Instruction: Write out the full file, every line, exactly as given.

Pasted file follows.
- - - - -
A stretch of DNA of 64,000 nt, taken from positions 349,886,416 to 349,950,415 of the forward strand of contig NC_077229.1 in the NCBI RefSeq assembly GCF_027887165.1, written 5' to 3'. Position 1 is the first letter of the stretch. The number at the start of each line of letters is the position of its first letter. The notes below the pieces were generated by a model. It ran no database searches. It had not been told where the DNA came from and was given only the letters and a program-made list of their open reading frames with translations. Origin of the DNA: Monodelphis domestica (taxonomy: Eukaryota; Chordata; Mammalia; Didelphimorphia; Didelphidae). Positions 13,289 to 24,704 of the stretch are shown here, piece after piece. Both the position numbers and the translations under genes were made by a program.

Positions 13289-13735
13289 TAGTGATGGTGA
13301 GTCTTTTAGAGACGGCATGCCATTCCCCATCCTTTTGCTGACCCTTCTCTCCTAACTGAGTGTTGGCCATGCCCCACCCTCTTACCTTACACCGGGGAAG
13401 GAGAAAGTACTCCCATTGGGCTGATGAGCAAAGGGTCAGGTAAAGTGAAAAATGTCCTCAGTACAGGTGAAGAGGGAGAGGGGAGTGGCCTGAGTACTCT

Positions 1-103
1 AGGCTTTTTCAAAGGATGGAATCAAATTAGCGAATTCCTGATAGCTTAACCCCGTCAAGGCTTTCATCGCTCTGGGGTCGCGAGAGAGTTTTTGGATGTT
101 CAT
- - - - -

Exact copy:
A stretch of DNA of 64,000 nt, taken from positions 349,886,416 to 349,950,415 of the forward strand of contig NC_077229.1 in the NCBI RefSeq assembly GCF_027887165.1, written 5' to 3'. Position 1 is the first letter of the stretch. The number at the start of each line of letters is the position of its first letter. The notes below the pieces were generated by a model. It ran no database searches. It had not been told where the DNA came from and was given only the letters and a program-made list of their open reading frames with translations. Origin of the DNA: Monodelphis domestica (taxonomy: Eukaryota; Chordata; Mammalia; Didelphimorphia; Didelphidae). Positions 13,289 to 24,704 of the stretch are shown here, piece after piece. Both the position numbers and the translations under genes were made by a program.

Positions 13289-13735
13289 TAGTGATGGTGA
13301 GTCTTTTAGAGACGGCATGCCATTCCCCATCCTTTTGCTGACCCTTCTCTCCTAACTGAGTGTTGGCCATGCCCCACCCTCTTACCTTACACCGGGGAAG
13401 GAGAAAGTACTCCCATTGGGCTGATGAGCAAAGGGTCAGGTAAAGTGAAAAATGTCCTCAGTACAGGTGAAGAGGGAGAGGGGAGTGGCCTGAGTACTCT

Positions 1-103
1 AGGCTTTTTCAAAGGATGGAATCAAATTAGCGAATTCCTGATAGCTTAACCCCGTCAAGGCTTTCATCGCTCTGGGGTCGCGAGAGAGTTTTTGGATGTT
101 CAT